It was appropriate that a bouncing puck slipped out of the offensive zone and eventually -motivated greatly by a shot- found its way into Penn State’s empty net, giving Michigan State a 6-4 victory over the Nittany Lions.
Fitting, if only because for six periods Penn State never really looked like it so often does. Sloppy passes, turnovers, icings and missed chances. For a team that prides itself in being on the of the most dynamic offenses in college hockey, the Nittany Lions looked mortal against a team that -on paper- should have posed little issue for Penn State.
But on Saturday night it was Logan Lambdin scoring 7:25 into the first period as the Spartans ripped off 14 shots at Peyton Jones making his sixth straight start in goal. Alec Marsh would tally one of his own not long after, but two goals in the final minute of the opening period on by Tommy Apap and another by Taro Hirose put Penn State behind 3-1 after 20 minutes.
“I don’t know if we would have learned our lesson if we had gone in tied,” Coach Guy Gadowsky said after the game. “That’s easier to say if we would have won though.”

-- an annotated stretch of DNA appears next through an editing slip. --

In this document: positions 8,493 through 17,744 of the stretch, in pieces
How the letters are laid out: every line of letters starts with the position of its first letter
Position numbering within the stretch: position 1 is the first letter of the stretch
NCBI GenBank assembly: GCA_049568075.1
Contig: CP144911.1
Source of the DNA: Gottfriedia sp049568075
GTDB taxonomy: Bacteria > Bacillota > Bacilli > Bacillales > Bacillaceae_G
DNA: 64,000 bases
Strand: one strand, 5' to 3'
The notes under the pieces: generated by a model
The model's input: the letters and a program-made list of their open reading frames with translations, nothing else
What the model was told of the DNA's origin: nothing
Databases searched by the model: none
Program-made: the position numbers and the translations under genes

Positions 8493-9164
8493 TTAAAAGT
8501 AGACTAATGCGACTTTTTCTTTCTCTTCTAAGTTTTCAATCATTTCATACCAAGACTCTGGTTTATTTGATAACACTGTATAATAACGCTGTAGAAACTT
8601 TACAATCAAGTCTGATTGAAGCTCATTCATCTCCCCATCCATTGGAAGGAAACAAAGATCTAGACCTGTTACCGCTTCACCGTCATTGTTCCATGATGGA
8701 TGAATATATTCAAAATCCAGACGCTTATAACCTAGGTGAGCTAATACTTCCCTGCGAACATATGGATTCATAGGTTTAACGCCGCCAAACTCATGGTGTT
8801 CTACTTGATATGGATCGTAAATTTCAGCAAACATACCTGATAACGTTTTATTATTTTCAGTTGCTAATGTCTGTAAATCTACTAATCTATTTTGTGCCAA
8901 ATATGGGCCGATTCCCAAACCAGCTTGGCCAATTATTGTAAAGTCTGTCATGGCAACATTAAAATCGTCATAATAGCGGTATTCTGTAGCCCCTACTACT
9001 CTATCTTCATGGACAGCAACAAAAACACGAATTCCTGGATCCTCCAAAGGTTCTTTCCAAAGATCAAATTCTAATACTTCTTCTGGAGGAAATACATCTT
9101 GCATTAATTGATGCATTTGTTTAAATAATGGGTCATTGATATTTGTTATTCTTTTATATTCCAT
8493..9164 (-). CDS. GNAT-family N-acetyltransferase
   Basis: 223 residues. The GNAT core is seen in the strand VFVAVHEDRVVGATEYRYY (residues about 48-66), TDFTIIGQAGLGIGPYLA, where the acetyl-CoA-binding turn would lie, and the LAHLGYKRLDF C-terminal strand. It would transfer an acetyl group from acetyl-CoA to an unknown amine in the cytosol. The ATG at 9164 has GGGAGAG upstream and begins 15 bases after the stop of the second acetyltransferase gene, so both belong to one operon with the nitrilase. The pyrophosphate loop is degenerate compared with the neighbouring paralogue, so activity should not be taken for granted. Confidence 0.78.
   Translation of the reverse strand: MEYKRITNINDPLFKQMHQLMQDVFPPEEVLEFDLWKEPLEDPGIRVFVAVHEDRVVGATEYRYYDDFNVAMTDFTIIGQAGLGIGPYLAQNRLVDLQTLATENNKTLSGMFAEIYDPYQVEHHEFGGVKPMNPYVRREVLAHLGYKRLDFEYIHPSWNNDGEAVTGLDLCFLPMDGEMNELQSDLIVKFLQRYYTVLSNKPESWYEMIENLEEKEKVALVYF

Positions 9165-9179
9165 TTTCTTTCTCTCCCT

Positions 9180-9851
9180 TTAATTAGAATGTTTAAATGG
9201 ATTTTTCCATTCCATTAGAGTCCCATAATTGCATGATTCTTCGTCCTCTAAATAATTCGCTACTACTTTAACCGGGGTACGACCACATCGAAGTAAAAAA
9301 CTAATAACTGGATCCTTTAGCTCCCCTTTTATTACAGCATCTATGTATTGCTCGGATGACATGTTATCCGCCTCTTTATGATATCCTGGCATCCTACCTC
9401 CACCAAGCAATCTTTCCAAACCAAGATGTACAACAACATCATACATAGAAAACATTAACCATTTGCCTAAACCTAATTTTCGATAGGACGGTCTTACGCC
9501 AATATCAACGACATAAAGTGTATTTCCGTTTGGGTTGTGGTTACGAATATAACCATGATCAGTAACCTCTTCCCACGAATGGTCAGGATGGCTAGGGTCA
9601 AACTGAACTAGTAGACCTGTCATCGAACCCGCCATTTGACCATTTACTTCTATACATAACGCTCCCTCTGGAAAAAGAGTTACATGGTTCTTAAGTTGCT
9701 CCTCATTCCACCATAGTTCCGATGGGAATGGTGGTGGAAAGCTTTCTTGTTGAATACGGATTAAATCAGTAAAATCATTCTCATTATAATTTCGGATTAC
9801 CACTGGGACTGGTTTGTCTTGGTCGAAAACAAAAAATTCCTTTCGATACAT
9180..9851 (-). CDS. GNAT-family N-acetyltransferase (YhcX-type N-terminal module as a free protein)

“I think that was the worst mentality that we came out with,” Gadowsky added. “Obviously, that’s my responsibility to make sure that we’re ready to play at the drop of the puck. Clearly we weren’t. And clearly Michigan State was. Regardless of what happened after the first period, that set the tone.”
Of course, Penn State didn’t win, as some evident by the 6-4 result but back-to-back goals by Chase Berger tied the game at three heading into the second intermission.
Gadowsky looked to the sky after the game as he described the opening few minutes of the third period, Michigan State scoring just 1:34 into the frame to go ahead 4-3.
“The hockey gods just don’t let you get away with that,” Gadowsky said.
if there was any proof of that, it was the two posts Penn State hit in the following minutes.
Or the loose puck that sat inches from going in, only to be covered by Spartan goalie John Lethemon.
Or the post, again.
There were chances, they just never fell.
Which was fitting in its own way for a team that never really looked like the offensive juggernaut it can be. Nate Sucese made things interesting with under seven minutes to go with a blast from the right circle, but that was as close as Penn State got.
The good news for Penn State, the Nittany Lions are just six points out of first place, trailing Ohio State after the Buckeyes split against Michigan this weekend. Ohio State visits State College next weekend for a series that will do much to set the tone for the final few months of the Big Ten regular season race.
The bad news, how that narrative plays out, and how much Penn State is involved, might come down to losses that should have been wins, as much as the actual head-to-head games against the Buckeyes.